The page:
I didn't know that Ginza is considered the Rodeo Drive of Tokyo until our tour guide told us so. It's a strange combination for a tour, in my opinion---fish market and designer fashion---but I guess they do this because the two attractions are located right next to each other. It's kind of hard to dress appropriately when you're participating in two completely opposite activities. I mean, what does one wear to the fish market AND Chanel? Anyone? Oh well. They had three Tiffany stores on this one street, as well as all the major designers and many I've never heard of.

On Sunday, our friends Ali and Kevin called and invited us to join them, their two girls, and other coworkers for a trip to Zoorasia in Yokohama. It's a nice zoo, and we had a good time. We got to see a few animals we hadn't seen before, including an okapi. They also had a seagull exhibit! Seagulls! For all my friends back home, can you believe that?! I took pictures of them just to prove it.

I hope everyone is well, and thanks for your comments. I always love reading them!

Wednesday, April 16, 2008

View from train station of the Goddess of Mercy in Ofuna

Bottom of steps

Seiko in front of statue

Shopping street in Kamakura

Cute straw piggy

Kids in local parade

Parade performer

Notice the poles that are being used to hold the ladder upright while the performer does his stunts!

Shrine in Kamakura

People carrying traditional boxes to the shrine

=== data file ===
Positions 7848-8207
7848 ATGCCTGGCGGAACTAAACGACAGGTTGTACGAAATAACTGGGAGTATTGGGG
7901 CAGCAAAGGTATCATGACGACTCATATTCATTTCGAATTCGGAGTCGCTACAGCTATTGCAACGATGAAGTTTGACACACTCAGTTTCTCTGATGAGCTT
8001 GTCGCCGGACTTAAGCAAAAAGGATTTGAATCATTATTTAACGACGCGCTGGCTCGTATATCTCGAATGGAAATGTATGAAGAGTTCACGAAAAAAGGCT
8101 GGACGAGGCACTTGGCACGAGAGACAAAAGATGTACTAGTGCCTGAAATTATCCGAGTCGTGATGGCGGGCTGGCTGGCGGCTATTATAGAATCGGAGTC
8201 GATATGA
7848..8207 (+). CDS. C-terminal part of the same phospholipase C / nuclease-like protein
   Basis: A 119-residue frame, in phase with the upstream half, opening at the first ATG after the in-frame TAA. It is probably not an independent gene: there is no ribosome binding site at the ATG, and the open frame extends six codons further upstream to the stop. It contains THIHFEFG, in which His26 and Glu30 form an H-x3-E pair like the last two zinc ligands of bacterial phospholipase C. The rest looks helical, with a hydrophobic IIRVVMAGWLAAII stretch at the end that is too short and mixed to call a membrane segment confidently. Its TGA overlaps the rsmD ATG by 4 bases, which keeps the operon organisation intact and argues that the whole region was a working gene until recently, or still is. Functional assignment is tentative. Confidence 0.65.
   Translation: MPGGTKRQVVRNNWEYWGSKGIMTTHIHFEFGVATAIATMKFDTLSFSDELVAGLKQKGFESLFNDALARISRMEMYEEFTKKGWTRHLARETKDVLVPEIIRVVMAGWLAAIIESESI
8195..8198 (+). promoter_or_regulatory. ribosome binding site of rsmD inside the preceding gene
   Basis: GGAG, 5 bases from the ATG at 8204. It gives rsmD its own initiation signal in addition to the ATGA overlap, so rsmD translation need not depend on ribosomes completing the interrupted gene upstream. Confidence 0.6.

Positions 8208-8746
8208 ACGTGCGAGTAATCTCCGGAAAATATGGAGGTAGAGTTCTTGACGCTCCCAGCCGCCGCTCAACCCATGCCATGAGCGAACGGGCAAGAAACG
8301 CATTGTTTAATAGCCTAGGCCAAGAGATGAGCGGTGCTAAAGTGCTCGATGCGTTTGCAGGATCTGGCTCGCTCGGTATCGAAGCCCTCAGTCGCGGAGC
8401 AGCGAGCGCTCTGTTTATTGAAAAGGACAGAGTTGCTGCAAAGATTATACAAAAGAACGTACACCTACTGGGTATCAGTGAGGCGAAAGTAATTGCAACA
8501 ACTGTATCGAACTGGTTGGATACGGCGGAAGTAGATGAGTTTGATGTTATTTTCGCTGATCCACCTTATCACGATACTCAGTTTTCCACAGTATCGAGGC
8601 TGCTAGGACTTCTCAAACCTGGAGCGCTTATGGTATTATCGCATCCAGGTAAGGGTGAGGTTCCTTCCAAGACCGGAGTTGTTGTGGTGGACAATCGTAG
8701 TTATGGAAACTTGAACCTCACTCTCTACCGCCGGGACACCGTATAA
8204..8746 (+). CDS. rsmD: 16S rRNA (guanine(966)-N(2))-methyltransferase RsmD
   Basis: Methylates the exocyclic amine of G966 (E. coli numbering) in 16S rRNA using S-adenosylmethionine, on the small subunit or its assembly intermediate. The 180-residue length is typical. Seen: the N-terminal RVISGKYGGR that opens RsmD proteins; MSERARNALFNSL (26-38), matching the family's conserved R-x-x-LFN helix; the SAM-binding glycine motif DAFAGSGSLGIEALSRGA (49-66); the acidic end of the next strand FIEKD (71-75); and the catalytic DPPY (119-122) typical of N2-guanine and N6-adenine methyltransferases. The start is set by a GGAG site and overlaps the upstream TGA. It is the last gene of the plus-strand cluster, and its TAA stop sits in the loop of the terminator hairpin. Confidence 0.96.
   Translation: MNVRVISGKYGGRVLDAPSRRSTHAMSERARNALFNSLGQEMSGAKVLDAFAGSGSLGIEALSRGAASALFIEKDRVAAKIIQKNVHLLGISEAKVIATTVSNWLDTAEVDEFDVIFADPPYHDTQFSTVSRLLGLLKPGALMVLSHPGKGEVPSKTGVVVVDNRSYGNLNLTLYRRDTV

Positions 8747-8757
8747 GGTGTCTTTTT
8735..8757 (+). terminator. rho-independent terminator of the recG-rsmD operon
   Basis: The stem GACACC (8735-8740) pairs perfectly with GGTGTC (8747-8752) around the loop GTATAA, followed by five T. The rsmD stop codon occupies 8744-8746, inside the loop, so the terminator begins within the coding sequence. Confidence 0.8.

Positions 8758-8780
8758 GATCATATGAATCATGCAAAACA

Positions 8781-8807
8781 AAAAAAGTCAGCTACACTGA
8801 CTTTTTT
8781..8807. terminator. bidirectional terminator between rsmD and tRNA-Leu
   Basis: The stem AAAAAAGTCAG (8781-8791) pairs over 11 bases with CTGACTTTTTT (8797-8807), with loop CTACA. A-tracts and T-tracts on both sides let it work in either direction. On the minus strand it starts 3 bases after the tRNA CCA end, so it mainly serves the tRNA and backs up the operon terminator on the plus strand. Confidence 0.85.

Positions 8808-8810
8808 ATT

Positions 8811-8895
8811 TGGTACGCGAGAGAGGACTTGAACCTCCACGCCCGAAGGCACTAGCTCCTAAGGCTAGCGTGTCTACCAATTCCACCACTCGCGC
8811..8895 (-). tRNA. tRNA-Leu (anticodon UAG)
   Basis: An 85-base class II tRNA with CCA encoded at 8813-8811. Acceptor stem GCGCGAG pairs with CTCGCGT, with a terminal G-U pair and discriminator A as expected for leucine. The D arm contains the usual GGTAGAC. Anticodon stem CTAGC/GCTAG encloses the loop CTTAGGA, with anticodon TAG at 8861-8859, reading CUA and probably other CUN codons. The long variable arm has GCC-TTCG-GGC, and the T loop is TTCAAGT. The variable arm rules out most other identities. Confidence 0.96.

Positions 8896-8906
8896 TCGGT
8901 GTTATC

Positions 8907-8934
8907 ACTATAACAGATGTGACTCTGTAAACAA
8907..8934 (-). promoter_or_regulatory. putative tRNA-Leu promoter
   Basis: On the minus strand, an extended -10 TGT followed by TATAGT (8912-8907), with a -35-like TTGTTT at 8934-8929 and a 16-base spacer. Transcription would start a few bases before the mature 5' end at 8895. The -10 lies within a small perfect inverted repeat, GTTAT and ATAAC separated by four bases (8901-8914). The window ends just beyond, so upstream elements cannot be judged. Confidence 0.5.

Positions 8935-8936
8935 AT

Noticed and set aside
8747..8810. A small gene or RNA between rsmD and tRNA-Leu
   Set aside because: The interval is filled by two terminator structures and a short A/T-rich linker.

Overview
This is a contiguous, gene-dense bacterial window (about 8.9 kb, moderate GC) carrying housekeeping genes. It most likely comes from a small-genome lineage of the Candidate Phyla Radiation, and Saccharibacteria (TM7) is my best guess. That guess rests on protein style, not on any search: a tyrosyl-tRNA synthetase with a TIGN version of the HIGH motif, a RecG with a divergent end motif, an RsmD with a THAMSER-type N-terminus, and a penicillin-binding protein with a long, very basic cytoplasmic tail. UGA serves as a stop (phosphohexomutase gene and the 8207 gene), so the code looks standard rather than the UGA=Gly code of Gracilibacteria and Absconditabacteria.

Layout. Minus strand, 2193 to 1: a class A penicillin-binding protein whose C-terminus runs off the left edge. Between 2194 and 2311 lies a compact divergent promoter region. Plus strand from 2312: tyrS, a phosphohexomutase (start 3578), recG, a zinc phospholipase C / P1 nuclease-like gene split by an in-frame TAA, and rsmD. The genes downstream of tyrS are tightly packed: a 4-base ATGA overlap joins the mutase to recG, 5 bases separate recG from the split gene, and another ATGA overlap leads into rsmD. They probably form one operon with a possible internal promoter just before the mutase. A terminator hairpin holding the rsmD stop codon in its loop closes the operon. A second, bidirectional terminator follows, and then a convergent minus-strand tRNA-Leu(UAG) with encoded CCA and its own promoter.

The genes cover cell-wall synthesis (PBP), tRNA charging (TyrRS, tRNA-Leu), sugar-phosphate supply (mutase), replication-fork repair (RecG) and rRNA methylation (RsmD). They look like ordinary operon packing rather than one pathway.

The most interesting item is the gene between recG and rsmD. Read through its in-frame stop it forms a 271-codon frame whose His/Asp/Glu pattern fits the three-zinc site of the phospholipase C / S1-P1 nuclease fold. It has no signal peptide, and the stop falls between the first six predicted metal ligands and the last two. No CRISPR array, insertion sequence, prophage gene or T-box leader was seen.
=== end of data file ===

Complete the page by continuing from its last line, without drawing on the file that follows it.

Pick a crosswalk, any crosswalk!

Garden at Hase-dera temple

Statues are placed here to honor elderly people and the souls of unborn children

Here you can pray to the fox gods for help and good fortune with your business practices.

View of the beach in Kamakura from the Hase-dera temple

Hello! Things are good here. I posted a bunch of new photos I took on Sunday on a trip to Kamakura with my friend Seiko. We had a great time sightseeing, and Seiko was an awesome tour guide. This was my second trip to Kamakura. I went there with Zach on my first visit to Japan in April 2006 and really enjoyed it then too, but this time I was able to do a bit more exploring and see a local parade as well.

We took the train, and on our way to Kamakura we stopped in Ofuna to visit the statue of the Goddess of Mercy. She is so huge and amazing, and I think this was my favorite part of the day. We were the only ones there at the time because the weather was kind of drizzly and yucky. It eventually stopped raining though, and the rest of the day was fine.

Once we got to Kamakura, we walked to the shopping district and had lunch at a small cafe. Our lunch made me laugh, because it consisted of German sausages on small rolls. They tasted great, but it seemed a bit odd to be eating German sausages in Japan! This little cafe was also where I had my funny moment of the day, and I thought Seiko was going to fall over from laughing so hard. They were giving out free samples of salami, and I was distracted by something and grabbed a toothpick to pick up the salami. Unfortunately I did not realize that I was grabbing a toothpick from the discard pile. The poor guy giving out the samples didn't know how to tell me to stop, and he got all freaked out. Seiko managed to stop me at the last second, but that poor guy almost had a heart attack in the meantime. I laughed at myself, of course, and took a clean toothpick. Afterward, I saw him dump out the contents of his bowl of used toothpicks. He was probably worried that some other crazy American would come along and do the same thing!